Blind Granny and her kind

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By | From the Collections

“Blind Granny” with her tankard. Wellcome Library no. 16500i

A new exhibition Reframing disability has opened at the Royal College of Physicians in their spectacular building on the south-east corner of Regent’s Park. It includes items selected from a collection of prints ranging from the 17th century to the late 19th century showing people with congenital physical abnormalities or disabilities. The Wellcome Library has similar items, and for many of them the new research in the exhibition catalogue (by Carole Reeves, Julie Anderson and Bridget Telfer) has enabled the Wellcome Library catalogue entries to be upgraded with new information.

One example is “Blind Granny”, who is shown above. Her real name is unknown, but her claim to fame was that she could wipe her blind eye with her tongue, a trick she would perform in exchange for a tankard of beer. She was portrayed from the life by the mezzotint artist John Faber (c.1660-1721), from whose portrait many copies flowed as people took away mementoes of her unusual feat of contortion. Other prints show giants and dwarfs, conjoined twins, and people with paralysed, deformed or missing limbs, including one of an armless Swedish woman, Magdalena Rudolfs Thuinbuj (b. ca. 1612), whose star turn involved firing a pistol with her toes. The prints have been in the College for many years, but not catalogued until now, and their origin is lost in time: their original collector is unknown. In addition to the prints, the college has a painting of the dwarf and painter Richard Gibson (1615-1690), apparently after a lost painting by Lely, which is also on show.

But the exhibition of the historic pictures in Reframing disability is part of a larger project. With SHAPE (an organization that works to improve access for disabled people to arts and cultural provision) the Royal College of Physicians gathered a focus group of people themselves with different kinds and degrees of disablement, from different places and professions; invited them to discuss the historic prints; and created new colour portrait photographs of the participants, with their own commentaries, for comparison and contrast with the historic items. This invited a stimulating clash of contexts: it comes as something of a shock to turn from the black and white prints produced by (in many cases) Georgian publishers for their market, to the colour photographs of our contemporaries, accompanied by their own voices. One striking similarity with the historic disabled is that many members of the focus group are also engaged in arts and entertainment (acting, writing, photography, music).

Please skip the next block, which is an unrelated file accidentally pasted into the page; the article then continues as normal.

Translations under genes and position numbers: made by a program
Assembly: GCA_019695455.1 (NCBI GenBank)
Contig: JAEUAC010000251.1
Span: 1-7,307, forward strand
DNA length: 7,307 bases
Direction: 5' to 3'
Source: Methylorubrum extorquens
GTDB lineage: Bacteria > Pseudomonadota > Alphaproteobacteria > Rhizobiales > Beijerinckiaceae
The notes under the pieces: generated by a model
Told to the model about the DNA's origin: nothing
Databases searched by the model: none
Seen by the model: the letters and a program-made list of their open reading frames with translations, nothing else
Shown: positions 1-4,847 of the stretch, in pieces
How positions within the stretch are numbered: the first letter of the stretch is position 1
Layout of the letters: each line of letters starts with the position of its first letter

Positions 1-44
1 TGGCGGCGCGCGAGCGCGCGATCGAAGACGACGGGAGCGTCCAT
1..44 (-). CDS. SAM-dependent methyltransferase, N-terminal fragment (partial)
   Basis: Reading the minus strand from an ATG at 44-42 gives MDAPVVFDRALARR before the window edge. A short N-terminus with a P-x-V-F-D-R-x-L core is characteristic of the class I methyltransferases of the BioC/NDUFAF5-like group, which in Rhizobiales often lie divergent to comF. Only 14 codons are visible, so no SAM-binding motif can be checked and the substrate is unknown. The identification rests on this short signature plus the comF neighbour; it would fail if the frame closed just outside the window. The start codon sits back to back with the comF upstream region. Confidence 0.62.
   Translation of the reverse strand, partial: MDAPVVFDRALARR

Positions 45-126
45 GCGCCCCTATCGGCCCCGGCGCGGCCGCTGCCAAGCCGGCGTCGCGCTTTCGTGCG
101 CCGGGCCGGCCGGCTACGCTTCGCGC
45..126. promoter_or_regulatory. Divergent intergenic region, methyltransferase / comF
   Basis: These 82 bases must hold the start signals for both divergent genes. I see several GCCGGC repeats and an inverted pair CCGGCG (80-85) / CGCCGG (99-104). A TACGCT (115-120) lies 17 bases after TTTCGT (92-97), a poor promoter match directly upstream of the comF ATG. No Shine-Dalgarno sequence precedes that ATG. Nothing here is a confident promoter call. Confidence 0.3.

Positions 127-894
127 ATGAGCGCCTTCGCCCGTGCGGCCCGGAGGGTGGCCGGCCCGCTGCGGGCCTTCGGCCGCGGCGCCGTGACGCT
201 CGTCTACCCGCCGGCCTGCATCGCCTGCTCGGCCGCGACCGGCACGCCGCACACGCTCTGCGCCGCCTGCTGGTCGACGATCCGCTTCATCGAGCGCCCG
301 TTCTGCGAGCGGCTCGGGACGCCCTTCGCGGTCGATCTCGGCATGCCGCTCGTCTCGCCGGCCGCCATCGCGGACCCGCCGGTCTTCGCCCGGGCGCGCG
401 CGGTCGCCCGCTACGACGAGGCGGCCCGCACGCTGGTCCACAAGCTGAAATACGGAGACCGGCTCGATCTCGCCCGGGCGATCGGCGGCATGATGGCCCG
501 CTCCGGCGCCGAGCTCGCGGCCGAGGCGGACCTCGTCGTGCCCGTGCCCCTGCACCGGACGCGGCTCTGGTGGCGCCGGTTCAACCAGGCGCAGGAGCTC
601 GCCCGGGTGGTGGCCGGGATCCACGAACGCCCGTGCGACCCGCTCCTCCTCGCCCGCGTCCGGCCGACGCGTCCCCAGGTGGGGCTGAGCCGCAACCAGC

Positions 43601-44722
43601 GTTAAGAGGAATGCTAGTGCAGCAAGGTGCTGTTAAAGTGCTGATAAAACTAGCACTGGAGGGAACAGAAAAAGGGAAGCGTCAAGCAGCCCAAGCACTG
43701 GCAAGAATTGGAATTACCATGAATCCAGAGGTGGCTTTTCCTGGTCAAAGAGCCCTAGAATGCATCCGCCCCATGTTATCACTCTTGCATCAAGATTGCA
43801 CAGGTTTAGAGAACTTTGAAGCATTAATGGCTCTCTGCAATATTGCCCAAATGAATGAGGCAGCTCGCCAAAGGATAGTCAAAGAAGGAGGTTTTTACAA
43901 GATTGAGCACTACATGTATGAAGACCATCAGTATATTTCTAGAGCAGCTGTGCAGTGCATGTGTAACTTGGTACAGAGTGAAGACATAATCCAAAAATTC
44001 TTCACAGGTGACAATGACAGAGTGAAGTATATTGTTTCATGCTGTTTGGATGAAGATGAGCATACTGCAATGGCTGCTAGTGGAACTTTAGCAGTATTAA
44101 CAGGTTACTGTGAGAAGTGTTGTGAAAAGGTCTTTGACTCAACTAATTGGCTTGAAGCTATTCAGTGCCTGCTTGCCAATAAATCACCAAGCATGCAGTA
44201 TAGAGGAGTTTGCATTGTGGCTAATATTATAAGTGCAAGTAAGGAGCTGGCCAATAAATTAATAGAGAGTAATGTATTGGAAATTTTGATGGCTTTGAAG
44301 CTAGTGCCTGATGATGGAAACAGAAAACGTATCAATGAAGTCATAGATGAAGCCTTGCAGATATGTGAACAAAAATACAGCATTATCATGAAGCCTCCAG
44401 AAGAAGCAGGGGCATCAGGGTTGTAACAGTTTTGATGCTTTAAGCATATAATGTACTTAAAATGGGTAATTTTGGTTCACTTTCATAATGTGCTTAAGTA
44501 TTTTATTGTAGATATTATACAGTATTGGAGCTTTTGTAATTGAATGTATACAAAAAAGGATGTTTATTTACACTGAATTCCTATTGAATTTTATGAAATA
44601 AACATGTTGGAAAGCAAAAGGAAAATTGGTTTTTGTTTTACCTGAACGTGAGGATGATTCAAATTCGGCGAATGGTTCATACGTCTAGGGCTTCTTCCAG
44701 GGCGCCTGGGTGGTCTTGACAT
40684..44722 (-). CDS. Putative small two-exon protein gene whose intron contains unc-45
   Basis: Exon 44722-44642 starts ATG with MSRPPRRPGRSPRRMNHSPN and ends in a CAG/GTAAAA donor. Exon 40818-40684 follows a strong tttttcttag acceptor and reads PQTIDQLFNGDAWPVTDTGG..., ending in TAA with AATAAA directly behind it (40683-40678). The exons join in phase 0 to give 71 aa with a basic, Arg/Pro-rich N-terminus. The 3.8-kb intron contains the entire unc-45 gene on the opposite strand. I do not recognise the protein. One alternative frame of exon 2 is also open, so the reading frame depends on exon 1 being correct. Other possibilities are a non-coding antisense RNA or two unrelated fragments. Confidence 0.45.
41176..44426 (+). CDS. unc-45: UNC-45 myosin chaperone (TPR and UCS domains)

As the accompanying book explains, specialists in the field identify two models for discussing disability: the “medical model”, which sees the disabled as patients to be cured of a physical problem, and the “social model”, in which society has a problem in making the good things in life available for people with certain physical conditions. As so often (“art” and “science” being another example), the study of history shows up this dichotomy as to some degree an artificial schism created by language. The historic “social model” against which many of the people in the historic prints are portrayed was really one in which they could use their abnormality to make a living, in some cases (Richard Gibson for example) a very good living: far from being excluded from society, they used their talents to join in with society’s exchange of goods and services, though even the successful shared the pitfalls of show-business. The “medical model” tends to assume that the scope and character of medicine is unchanging through the centuries, and that medicine is uniform at any given time, neither of which would be admissible for historians. Many of these abnormal people lived in times when the patient could be in charge.

The medical term for Blind Granny’s abnormality is apparently macroglossia, which simply means in ancient Greek the state of having a long tongue. Perhaps that really is the “medical model” – use of a language in which many of the College’s Fellows in former days would have been at home – though it could be argued that it simply places medicine among the professions, many of which (the law, the military, statecraft, architecture, etc.) have their own jargon and claim ancient forebears.

But the fact that the Royal College of Physicians is hosting the exhibition in its Modern Movement building (right), and has adapted that Grade 1 listed building to allow disabled access, shows that even “medical models” are not exempt from change over time.

Reframing disability: portraits from the Royal College of Physicians is at the Royal College of Physicians, 11 St Andrew’s Place, London NW1 4LE, until 8 July 2011, and will then go on tour: details here. Supported by SHAPE and by the Wellcome Trust. Catalogue and essays: ISBN 978-1-86016-415-6. On-line gallery: here.

Author: William Schupbach

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